Rhys imagines the landscape in such a way that it reflects the complex inner lives of her characters. For Rochester (never named in the novel), how he feels about the forest, the pools, the flora, reflects how he feels about Antoinette. This is complex and nuanced and eventually rather brutal. Early in the relationship, already the heat of the Caribbean, the colour and light, overwhelm him: ‘Too much blue, too much purple, too much green. The flowers too red, the mountains too high, the hills too near.’ At first he finds this intoxicating. It is as if he is drunk with desire. When he visits the bathing pool, Rochester describes ‘a beautiful place — wild, untouched, above all untouched, with an alien, disturbing, secret loveliness. And it kept its secret … I want what it hides…’ he says.

Antoinette is everything that this alien landscape is, exotic and unknowable. But her allure seems excessive and soon Rochester loses interest. He says, ‘I did not love her. I was thirsty for her, but that is not love. I felt very little tenderness for her, she was a stranger to me, a stranger who did not think or feel as I did.’ Every time I read this I find it utterly heartbreaking, because Antoinette’s fate is sealed even before Rochester receives that damning letter from her half-brother, Daniel Cosway, after which he walks into the forest (‘that green menace’) and becomes lost.

For Antoinette, a Creole girl, Rhys creates a much more complicated relationship with the landscape. Antoinette belongs to that place in the straightforward way people do when they know nothing else, and her bond with it, its ugly colonial history and its complex social relationships, is one of intimacy and uncertainty. This is reflected in the dangerous beauty of the flora and fauna. Antoinette seems aware of these dangers but can’t, or won’t, elucidate what they are. For example, she describes the lily in the Coulibri garden in great detail but doesn’t explain why she never touches it. When visiting the bathing pool with Rochester, they encounter the native crabs about which Antoinette is disarmingly vague. ‘The land crabs are harmless. People say they are harmless. I couldn’t like to —’. While she seems certain about the danger of the monster crab, she says it won’t bother them if they stay away from its stone. But then she says it’s another sort of crab.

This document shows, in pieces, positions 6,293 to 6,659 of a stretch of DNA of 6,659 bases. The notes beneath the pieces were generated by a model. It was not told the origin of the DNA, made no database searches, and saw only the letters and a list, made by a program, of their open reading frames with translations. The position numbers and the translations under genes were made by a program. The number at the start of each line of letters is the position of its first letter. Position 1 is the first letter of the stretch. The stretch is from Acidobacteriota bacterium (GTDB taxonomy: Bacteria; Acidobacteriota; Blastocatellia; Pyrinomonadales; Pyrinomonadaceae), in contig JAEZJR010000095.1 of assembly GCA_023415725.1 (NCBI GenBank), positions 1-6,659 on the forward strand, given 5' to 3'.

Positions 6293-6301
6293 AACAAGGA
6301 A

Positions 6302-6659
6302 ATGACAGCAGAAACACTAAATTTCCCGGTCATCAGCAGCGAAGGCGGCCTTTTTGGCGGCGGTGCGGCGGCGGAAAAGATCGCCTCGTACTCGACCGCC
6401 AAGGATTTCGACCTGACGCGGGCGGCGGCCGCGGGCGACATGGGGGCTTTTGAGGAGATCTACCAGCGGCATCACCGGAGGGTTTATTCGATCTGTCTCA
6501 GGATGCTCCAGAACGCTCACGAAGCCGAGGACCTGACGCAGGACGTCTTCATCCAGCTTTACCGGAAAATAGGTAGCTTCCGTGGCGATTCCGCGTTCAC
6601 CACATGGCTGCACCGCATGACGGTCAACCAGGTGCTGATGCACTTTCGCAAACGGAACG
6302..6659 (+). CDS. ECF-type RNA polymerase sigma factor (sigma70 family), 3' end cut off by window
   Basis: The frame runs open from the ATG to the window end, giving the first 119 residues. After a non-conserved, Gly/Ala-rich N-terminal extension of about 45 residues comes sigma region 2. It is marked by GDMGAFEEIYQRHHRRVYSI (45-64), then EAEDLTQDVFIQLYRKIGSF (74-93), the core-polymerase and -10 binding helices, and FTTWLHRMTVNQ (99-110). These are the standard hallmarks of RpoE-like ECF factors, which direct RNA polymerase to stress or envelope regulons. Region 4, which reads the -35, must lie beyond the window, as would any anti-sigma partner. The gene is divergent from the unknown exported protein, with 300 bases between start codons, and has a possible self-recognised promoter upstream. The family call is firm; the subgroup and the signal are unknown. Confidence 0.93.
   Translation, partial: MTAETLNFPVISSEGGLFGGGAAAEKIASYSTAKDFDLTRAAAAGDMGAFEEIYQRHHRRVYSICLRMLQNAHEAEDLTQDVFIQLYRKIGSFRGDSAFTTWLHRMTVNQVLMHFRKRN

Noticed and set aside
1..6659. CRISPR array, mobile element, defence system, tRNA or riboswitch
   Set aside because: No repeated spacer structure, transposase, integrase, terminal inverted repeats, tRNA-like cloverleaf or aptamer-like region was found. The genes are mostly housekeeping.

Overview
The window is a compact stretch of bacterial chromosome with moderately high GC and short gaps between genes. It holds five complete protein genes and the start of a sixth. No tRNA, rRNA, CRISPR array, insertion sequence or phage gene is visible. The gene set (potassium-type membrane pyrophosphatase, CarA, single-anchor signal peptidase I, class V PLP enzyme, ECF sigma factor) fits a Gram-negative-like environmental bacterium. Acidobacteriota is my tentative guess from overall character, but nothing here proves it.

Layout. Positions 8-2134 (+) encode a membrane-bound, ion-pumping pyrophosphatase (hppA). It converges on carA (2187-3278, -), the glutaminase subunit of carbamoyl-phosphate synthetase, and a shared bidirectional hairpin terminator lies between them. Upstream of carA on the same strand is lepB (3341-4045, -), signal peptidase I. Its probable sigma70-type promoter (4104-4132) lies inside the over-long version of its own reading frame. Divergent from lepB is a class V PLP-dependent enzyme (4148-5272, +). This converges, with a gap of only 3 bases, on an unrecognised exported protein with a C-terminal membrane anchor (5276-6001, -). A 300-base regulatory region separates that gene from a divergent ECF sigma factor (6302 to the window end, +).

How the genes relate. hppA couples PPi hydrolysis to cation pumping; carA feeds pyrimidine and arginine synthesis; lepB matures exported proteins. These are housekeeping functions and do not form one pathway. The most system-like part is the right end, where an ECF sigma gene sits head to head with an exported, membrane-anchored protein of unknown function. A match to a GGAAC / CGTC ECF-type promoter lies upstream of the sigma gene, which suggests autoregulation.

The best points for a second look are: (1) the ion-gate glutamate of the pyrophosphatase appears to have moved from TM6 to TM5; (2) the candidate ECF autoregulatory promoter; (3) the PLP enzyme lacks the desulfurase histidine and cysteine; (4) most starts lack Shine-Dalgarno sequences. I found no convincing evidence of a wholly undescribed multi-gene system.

As well as this relationship of ambiguous intimacy, Antoinette is a kind of embodiment of the landscape, making the story infinitely more complex because her bond with Rochester represents that of the colonized with the colonizer. He gives her a name that is not her own (Bertha) and over the course of the story she is pawned, exploited for pleasure and for her wealth and then enslaved. Little wonder then that her mind, its wildness with a logic of its own, descends into madness. But even her madness isn’t a straightforward matter. For Antoinette’s mother is a lunatic and there is the suggestion that this condition is familial, its excesses the consequence of being descended from morally lax slave owners. So Antoinette’s body and her mind are mapped, her fate already determined.

All this in such a slender novel. So detailed. So layered. This is what can be done, I think, every time I read it. I return to Wide Sargasso Sea frequently, often when I set something in Australia, my birthplace. I had begun to write when I first re-read it, in my thirties. I knew about the blankness of a clear blue sky, and the sharp edges those shadows could cast in the middle of a hot bright day. Wide Sargasso Sea made me think about all the ways these things were worth knowing, and how a story might be more than the sum of its parts. There are pages I read over and over, like a poem. I keep returning to it because it reminds me of what it is possible to achieve in fiction.

Cherise Saywell was born and brought up in Australia and lives in Scotland. She has published two novels, Desert Fish and Twitcher, and her short stories have won the Royal Academy & Pin Drop Short Story Award, the Mslexia Short Story Prize and the VS Pritchett Prize.

13-11-2017